The Bookworm: Green Hills of Africa


Green Hills of Africa by Ernest Hemingway. 304 pages. Scribner. 1935.

A continent ages quickly once we come. The natives live in harmony with it. But the foreigner destroys, cuts down the trees, drains the water, so that the water supply is altered and in a short time the soil, once the sod is turned under, is cropped out and, next, it starts to blow away as it has blown away in every old country and as I had seen it start blowing in Canada. The earth gets tired of being exploited.

Next Tuesday is César Chávez Day, but today is when state workers in California observed the holiday. I got the day off and spent a sunny, warm, SoCal day writing and reading on the beach. Not everyone gets the day off (in the afternoon on my way to BevMo! I noticed yellow buses, crossing guards, and groups of kids walking home from school) so only a handful of tourists, those of us who have the holiday, and the beach bums were on the sand.

Needless to say, I polished off Hemingway’s Green Hills of Africa. Yes, more Hemingway.

Let’s talk ol’ Hem, shall we? I wanted to write about this with A Moveable Feast but it just wasn’t working.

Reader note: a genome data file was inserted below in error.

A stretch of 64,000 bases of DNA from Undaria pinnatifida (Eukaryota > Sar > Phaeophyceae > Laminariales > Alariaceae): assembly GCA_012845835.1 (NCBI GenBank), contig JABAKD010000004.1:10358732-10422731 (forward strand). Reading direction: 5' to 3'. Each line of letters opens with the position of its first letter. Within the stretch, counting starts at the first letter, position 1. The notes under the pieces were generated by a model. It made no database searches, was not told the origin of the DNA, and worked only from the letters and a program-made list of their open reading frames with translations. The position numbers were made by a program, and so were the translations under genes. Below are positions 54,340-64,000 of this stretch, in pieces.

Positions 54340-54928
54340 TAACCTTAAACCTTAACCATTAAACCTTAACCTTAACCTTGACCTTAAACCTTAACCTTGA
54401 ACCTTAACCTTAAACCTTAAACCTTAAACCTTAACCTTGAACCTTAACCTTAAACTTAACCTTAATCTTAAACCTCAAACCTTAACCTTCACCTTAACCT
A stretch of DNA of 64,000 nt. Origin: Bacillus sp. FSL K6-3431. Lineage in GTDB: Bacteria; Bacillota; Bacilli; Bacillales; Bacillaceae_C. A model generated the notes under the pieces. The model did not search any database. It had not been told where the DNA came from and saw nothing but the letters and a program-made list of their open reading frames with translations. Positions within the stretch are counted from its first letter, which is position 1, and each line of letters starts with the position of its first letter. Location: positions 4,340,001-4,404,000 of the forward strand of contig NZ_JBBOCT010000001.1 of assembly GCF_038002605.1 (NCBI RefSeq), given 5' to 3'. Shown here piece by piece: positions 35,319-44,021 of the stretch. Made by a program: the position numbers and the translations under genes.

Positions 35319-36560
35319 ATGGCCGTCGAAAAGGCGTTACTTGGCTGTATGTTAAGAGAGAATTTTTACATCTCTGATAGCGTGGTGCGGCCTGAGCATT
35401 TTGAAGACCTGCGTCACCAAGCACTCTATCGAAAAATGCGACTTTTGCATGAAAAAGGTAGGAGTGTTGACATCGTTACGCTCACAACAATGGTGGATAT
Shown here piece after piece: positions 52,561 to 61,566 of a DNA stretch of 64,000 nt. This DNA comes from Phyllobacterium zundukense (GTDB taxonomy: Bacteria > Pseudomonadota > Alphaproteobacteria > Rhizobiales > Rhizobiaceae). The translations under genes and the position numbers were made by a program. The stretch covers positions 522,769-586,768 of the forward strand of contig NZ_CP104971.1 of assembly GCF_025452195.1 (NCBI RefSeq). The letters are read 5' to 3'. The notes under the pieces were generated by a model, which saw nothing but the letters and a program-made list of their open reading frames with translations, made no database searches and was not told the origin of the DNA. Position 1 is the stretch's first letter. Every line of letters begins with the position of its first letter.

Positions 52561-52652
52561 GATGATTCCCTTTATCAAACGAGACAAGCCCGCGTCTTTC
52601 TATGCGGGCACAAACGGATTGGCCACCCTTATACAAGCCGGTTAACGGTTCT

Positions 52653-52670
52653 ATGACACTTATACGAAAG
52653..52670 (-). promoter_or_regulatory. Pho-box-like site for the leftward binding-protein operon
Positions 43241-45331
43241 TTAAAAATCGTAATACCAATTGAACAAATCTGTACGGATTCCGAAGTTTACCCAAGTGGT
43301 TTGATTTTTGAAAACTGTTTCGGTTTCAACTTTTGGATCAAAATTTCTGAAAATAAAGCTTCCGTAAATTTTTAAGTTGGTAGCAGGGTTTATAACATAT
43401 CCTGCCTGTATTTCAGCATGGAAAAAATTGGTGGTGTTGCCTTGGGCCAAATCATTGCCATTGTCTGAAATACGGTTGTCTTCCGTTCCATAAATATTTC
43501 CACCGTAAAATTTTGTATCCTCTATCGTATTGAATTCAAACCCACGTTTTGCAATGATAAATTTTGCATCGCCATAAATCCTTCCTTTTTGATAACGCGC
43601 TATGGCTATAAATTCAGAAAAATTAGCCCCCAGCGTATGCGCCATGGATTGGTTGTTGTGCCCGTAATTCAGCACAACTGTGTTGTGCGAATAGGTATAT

A friend of mine once told me he read Hemingway and couldn’t understand what all the fuss was about. I didn’t know what to say. I wanted to make him understand, wanted him to start making a fuss, but knew it was probably impossible given his reading tastes.

I understand Hemingway is not for everyone; each of us have our own preferences and likings. So for those of you who don’t understand here’s what all the fuss is about, bluntly: Hemingway is a god.

Somewhere on all recent editions of his books is this biographical quickie: “Ernest Hemingway did more to change the style of English prose than any other writer in the twentieth century…” It’s true. Although Sherwood Anderson came before him, Hemingway is literature’s master minimalist.